2. You can use whatever pattern makes you happiest, (or draft your own!), but it should be vintage/vintage reproduction/or styled after an actual vintage garment.

That’s it!

In order to make this as fun and engaging as possible, take pictures of your progress and post each week before we advance to the next stage of our sew-along! I’ll post details on each step as we progress.

If you are having troubles at any point, post for help! This can be in the comments on the blog post itself, or on the sew-and-tell page on Facebook!

We’ll start May 1st, so everyone has a chance to gather supplies :)

Post your pattern and fabric choices in the comments for inspiration!

I can’t wait to get started!

Xoxo Rhandee

Faux Crop Top (+ Tutorial)

 

Last year I happened to stumble across McCall’s 4933 (available on etsy here!!) and noticed that it was not a crop top, as it seemed, but a faker posing as a crop top. I couldn’t find it in my size so I did some sleuthing and the back of the pattern envelope shows that it is basically just an extra long top with a big tuck in it–I can do that! You can too!

I used my go-to crop top pattern, Simplicity 3480 which I think is from 1959 or 60. All you do is straighten out the side seams, making your top reeeeally long, and then take one big tuck at waist level to create the “overblouse” effect. It looks like the hem, but it’s really just a long pleat.

I’m a firm believer in wearing just about anything that makes you feel good, but if you feel like you can’t (or don’t want to) pull off a crop top for whatever reason, or you just want something a little different, is is easy to transform a regular top pattern into one for a tuck-in crop top. I’ve made a couple of these fake crop tops (or “tuck-in blouse with look of short overblouse” as the original pattern described them), and I loveeee them. They’re so easy to wear and offer good coverage while looking cool and, as my mom said, “neat and tidy.” You can see the full tutorial here!!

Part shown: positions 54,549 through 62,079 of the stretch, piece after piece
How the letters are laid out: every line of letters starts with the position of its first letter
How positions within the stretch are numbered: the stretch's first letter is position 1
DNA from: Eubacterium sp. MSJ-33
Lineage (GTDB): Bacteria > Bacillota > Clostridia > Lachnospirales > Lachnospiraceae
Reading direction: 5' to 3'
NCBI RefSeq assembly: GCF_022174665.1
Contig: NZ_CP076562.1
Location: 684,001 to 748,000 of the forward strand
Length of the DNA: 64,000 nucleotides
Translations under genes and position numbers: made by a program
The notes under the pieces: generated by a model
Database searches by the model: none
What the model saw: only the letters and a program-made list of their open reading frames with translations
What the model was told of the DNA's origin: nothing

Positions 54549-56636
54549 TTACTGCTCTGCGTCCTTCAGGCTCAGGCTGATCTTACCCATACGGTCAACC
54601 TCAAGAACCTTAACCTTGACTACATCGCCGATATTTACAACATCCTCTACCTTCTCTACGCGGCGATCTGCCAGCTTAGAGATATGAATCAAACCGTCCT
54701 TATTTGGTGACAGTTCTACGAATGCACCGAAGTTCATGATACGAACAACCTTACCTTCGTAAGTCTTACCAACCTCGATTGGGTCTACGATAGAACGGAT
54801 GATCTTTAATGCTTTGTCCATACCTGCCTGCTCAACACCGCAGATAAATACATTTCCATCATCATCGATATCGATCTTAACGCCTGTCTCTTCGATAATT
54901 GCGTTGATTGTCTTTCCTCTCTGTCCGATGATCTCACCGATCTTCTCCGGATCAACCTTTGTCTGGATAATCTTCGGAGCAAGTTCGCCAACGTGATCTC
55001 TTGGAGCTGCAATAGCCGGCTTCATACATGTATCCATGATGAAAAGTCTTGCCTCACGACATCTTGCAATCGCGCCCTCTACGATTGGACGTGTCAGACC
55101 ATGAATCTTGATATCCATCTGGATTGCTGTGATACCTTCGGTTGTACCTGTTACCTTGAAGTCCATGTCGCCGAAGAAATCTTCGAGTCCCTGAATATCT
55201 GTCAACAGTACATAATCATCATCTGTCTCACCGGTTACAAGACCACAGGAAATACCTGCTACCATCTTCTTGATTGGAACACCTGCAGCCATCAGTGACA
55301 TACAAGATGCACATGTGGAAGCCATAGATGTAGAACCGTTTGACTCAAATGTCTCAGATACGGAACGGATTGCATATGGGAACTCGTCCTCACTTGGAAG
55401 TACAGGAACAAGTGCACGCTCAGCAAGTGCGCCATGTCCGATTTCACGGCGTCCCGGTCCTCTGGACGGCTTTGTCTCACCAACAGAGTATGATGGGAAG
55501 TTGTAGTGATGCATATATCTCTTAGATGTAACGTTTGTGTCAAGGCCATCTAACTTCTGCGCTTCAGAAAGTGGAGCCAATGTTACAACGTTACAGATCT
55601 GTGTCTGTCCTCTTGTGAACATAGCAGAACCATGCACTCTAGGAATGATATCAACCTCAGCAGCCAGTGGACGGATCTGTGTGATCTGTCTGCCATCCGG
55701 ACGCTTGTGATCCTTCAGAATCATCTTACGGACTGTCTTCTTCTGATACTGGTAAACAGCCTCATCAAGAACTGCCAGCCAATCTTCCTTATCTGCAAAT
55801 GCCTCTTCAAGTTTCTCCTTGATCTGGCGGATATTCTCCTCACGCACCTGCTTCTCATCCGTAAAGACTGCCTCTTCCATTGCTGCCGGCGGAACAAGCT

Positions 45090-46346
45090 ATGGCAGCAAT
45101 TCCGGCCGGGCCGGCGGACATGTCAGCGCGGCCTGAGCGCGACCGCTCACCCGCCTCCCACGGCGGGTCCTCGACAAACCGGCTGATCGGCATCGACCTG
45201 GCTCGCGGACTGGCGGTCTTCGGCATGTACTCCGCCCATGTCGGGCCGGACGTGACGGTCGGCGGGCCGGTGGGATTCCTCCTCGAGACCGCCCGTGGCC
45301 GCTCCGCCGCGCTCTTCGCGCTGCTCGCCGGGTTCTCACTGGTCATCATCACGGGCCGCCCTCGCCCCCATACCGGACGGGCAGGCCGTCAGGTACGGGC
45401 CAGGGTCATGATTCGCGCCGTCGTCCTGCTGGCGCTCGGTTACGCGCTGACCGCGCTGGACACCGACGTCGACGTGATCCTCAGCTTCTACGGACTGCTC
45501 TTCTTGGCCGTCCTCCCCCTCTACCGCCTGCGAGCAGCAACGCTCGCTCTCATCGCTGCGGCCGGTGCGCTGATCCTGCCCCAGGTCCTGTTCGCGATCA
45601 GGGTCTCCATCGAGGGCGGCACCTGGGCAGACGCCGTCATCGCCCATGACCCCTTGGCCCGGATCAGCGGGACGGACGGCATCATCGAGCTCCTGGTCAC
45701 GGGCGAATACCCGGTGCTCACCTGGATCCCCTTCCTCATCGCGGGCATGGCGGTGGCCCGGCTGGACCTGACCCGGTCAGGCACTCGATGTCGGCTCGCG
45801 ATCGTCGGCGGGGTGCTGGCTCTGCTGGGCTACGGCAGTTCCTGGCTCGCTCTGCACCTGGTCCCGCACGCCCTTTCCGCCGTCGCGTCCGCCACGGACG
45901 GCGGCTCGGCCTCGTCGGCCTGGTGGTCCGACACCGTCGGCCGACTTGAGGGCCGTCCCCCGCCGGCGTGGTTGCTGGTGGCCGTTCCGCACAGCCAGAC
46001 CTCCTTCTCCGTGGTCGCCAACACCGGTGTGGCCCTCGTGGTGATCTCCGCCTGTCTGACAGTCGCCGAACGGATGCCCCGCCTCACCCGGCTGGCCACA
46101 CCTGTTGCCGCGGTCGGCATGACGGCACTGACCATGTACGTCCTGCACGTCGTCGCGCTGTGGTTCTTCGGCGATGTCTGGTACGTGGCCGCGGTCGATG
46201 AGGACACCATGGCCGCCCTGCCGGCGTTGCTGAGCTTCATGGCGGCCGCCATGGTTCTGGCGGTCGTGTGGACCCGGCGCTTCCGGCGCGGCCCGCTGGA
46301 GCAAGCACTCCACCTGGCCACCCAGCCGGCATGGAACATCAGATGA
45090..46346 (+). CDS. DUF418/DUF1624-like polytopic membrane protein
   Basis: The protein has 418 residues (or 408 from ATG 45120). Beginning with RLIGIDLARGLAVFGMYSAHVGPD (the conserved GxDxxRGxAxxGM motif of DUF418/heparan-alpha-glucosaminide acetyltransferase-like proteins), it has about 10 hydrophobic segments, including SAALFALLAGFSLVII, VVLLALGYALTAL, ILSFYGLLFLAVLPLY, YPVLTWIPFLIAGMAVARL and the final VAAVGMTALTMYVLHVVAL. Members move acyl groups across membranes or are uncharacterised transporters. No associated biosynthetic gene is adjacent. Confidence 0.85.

xoxo,
allie J.

Audrey Hepburn Skirt (self drafted)

I love a little peek of petticoat.

I love a little peek of petticoat.

I’ve been patting myself on the back since I finished this skirt. I’ve always been terrified of sewing anything without a pattern, and I’d convinced myself it would come out just awful. Boy was I happy when it didn’t!!!! I had originally intended to do the this double pleated skirt, but the pattern on this fabric wasn’t having it. I wasn’t about to behead Audrey!!

Whew!

Whew!

I did get to use the wrap top from the above mentioned pattern, which I just LOVE with this skirt. I think the plain-but-flirty top really lets the fun skirt print shine, ya know? More details on the blog! Sewn By Ashley

‘Pass the Peas’ Dress – a Vintage Mash-Up

Hello! I’ve just come back from adventures in Los Angeles and Hollywood, where as well as visiting all the sights, I also managed to do some fabric shopping. For some reason, it didn’t occur to me to visit Mood’s Los Angeles outpost; instead, I was excited about seeing Islands Fabrics, which is a whole store devoted to Hawaiian and Tropical fabric!